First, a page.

Page images



Hard is the fate of him who loves,

Yet dares not tell his trembling pain, But to the sympathetic groves,

But to the lonely listening plain. Oh! when she blesses next your shade,

Oh! when her footsteps next are seen In flowery tracts along the mead,

In fresher mazes o’er the green ; Ye gentle spirits of the vale,

To whom the tears of love are dear, From dying lilies waft a gale,

And sigh my sorrows in her ear. Oh! tell her what she cannot blame,

Tho’ fear my tongue must ever bind; Oh, tell her that my virtuous flame

Is, as her spotless soul, refined. Not her own guardian angel eyes

With chaster tenderness his care, Not purer her own wishes rise,

Not holier her own thoughts in prayer. But if, at first, her virgin fear

Should start at love's suspected name, With that of friendship soothe her ear

True love and friendship are the same.



O thou, whose tender serious eyes

Expressive speak the mind I love;
The gentle azure of the skies,

The pensive shadows of the grove :
O mix their beauteous beams with mine,

And let us interchange our hearts ;
Let all their sweetness on me shine,

Pour'd thro' my soul be all their darts. Ah! 'tis too much! I cannot bear

At once so soft so keen a ray: In pity then, my lovely fair,

O turn those killing eyes away

But what avails it to conceal

One charm, where nought but charms I see? Their lustre then again reveal,

And let me, Myra, die of thee



If thou, who live in shepherd's bower,

Press not the rich and stately bed ;
The new-mown hay and breathing flower

A softer couch beneath them spread.

If those, who sit at shepherd's board,

Soothe not their taste by wanton art; They take what Nature's gift afford,

And take it with a cheerful heart.

If those who drain the shepherd's bowl,

No high and sparkling wines can boast, With wholesome cups they cheer the soul,

And crown them with the village toast.

If those who join in shepherd's sport,

Gay dancing on the daisied ground,
Have not the splendour of a court;

Yet love adoras the merry round.



When Britain first, at Heaven's cominand,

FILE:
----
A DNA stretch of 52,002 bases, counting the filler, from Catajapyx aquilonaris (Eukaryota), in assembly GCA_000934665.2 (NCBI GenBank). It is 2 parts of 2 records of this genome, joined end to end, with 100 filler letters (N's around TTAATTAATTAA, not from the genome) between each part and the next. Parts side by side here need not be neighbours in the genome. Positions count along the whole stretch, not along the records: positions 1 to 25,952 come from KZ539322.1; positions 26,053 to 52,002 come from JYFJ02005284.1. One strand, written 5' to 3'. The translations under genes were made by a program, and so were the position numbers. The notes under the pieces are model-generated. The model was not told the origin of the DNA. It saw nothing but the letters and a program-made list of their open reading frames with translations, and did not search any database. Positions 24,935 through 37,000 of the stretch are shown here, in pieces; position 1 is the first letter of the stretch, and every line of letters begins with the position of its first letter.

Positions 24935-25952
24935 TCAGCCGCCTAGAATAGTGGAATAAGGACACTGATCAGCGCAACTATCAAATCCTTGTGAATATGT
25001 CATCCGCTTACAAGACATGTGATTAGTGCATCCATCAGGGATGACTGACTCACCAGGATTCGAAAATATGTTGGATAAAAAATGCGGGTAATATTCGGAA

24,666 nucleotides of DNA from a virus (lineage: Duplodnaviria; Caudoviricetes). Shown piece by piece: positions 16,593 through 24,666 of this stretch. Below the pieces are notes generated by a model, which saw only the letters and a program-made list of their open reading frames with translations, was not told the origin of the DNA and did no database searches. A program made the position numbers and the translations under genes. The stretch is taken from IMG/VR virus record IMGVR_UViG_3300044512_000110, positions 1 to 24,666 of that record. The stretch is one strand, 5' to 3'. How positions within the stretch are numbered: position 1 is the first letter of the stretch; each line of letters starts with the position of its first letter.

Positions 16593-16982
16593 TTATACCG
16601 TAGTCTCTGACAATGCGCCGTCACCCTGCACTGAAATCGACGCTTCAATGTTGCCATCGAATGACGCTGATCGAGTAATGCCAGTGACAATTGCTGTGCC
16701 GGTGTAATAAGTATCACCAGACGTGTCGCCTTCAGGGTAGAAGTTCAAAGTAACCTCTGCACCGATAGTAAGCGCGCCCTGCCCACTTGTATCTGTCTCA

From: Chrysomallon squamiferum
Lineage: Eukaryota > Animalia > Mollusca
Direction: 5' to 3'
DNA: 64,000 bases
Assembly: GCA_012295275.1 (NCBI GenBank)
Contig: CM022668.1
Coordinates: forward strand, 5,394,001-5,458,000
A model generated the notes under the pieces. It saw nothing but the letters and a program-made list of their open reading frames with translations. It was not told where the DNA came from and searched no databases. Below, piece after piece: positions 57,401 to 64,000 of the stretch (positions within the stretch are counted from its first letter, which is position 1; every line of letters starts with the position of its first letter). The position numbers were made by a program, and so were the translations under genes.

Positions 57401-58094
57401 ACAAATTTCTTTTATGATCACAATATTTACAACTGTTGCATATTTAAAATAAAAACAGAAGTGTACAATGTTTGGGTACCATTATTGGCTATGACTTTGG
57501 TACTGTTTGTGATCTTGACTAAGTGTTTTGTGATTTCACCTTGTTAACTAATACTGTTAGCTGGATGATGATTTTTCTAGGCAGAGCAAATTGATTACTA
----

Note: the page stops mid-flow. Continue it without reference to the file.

Arose from out the azure main,
This was the charter of her land,
And guardian angels sung this strain :

Rule, Britannia, rule the waves,
Britons never will be slaves.'

The nations, not so bless'd as thee,

Must, in their turns, to tyrants fall ; While thou shalt flourish great and free,

The dread and envy of them all.

Still more majestic shalt thou rise,

More dreadful from each foreign stroke;
As the loud blast that tears the skies,

Serves but to root thy native oak.
These haughty tyrants ne'er shall tame :

All their attempts to bend thee down
Will but arouse thy generous flame;

But work their woe and thy renown.
To thee belongs the rural reign;

Thy cities shall with commerce shine ;
All thine shall be the subject main :

And every shore it circles thine.
The Muses, still with freedom found,

Shall to thy happy coast repair :
Blest isle! with matchless beauty crown'd,
And manly hearts to guard the fair :

Rule, Britannia, rule the waves,
Britons never will be slaves !'

[ocr errors]

[Published in the Masqne of Alfred, by James Thomson and David Mallet.

The song of Rule Britannia will be the political hymn of this country as long as she maintains her political power."-SOUTHEY.]



When summer comes, the swains on Tweed

Sing their successful loves ;
Around the ewes and lambkins feed,

And music fills the groves.

loved song

is then the broom
So fair on Cowden-knowes;
For sure, so sweet, so soft a bloom

Elsewhere there never grows.

There Colin tuned his oaten reed,

And won my yielding heart;
No shepherd e'er that dwelt on Tweed

Could play with half such art.
He sung of Tay, of Forth and Clyde,

The hills and dales all round,
Of Leader haughs, and Leader side-

Oh! how I bless'd the sound.

Yet more deligbtful is the broom

So fair on Cowden-knowes ;
For sure, so fresh, so bright a bloom

Elsewhere there never grows.
Not Tiviot braes, so green and gay,

May with this broom compare ;
Not Yarrow banks in flow'ry May,

Nor the bush aboon Traquair.

More pleasing far are Cowden-knowes,

My peaceful happy home,
Where I was wont to milk my ewes,

At e'en, amang the broom.
Ye powers that haunt the woods and plains

Where Tweed or Tiviot flows,
Convey me to the best of swains,

loved Cowdeu-knowes.

« PreviousContinue »